But she would have either apologized for Dinah not including her in the wedding party, or she would have insisted that Stacy take the day off work and join the crew anyway. Stacy couldn't stand that. She had gone to too many parties in her childhood where she learned after arriving that she had either been invited at the last minute, or had been included on the list as a pity invitation -- the token motherless child, or whichever other detail in her life was uppermost in the mind of the high society matron throwing the party. By the time she was ten, she had learned to discern which birthday girl or slumber party hostess really wanted her there, and which one only invited her because her mother made her do it -- or didn't even know Stacy was on the list. By that time, she had come home with enough headaches and upset stomachs that her grandmother let her refuse the invitations and stay home. Dinah's parties had been the only ones Stacy always went to, because she knew without a doubt Dinah wanted her there.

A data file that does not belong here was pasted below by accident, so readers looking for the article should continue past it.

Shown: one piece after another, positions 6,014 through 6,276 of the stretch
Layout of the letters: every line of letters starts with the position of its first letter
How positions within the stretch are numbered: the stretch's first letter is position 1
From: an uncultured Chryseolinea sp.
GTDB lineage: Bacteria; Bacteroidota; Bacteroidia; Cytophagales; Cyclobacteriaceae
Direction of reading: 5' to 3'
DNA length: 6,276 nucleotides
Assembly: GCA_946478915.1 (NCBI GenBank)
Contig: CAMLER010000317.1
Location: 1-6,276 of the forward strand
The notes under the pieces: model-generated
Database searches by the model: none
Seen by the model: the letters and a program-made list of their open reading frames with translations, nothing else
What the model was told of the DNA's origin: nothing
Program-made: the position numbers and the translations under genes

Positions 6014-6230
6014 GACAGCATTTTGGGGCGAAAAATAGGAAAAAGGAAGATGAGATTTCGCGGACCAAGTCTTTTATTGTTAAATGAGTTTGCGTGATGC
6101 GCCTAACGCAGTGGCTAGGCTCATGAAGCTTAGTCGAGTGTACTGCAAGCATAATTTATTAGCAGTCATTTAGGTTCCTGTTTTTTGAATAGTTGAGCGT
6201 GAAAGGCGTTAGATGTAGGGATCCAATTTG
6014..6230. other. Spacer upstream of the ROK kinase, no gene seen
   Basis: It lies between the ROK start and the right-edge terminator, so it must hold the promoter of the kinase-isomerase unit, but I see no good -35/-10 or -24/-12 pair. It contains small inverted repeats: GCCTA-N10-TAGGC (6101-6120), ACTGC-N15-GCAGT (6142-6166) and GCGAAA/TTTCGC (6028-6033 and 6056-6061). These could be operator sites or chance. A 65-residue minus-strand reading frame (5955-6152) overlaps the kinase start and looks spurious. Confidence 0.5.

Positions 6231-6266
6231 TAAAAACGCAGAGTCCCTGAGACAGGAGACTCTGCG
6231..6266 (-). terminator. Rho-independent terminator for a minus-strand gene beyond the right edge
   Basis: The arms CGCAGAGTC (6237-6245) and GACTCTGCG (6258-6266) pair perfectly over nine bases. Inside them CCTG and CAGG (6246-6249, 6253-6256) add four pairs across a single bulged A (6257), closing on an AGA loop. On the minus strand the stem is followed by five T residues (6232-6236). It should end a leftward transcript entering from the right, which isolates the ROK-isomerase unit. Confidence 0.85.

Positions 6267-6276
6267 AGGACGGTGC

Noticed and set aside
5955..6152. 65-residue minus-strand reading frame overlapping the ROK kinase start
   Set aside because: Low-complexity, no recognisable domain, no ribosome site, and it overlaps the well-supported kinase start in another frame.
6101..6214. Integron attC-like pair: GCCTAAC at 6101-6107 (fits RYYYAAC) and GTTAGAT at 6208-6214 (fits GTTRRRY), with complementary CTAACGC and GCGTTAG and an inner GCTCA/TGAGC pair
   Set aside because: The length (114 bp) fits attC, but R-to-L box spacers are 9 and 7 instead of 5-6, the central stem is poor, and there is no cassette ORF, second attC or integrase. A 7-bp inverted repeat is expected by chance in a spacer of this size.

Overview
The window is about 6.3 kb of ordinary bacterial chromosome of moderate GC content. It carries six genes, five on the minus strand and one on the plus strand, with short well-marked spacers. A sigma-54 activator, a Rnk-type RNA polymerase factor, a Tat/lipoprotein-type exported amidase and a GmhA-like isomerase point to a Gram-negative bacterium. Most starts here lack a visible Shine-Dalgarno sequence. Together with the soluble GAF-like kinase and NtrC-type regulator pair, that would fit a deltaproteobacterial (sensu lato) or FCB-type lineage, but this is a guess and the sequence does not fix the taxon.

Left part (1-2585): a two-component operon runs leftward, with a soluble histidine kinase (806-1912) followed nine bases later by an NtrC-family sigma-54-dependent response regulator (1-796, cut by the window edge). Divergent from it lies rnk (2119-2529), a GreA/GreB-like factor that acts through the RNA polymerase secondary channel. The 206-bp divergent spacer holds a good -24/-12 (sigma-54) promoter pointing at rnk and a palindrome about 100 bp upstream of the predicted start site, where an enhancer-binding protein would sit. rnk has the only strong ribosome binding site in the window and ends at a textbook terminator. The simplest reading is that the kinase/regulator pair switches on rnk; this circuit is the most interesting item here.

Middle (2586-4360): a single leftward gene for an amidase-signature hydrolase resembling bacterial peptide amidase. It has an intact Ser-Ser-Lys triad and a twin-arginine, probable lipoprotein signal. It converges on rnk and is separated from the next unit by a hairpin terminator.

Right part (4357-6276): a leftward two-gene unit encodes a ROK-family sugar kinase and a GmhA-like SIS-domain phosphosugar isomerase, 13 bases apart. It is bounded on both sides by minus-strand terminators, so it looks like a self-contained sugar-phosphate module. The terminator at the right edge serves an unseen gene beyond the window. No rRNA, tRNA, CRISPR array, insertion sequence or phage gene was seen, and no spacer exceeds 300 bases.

But Dinah didn't want her there now.

Sunday, October 12, 2014


 Logic said that if Stacy left the box on the back step, then she wasn't in the group laughing and talking and working in the living room. But that didn't make any sense. Stacy and Dinah were like sisters. They had promised each other since childhood they would be each other's maid of honor.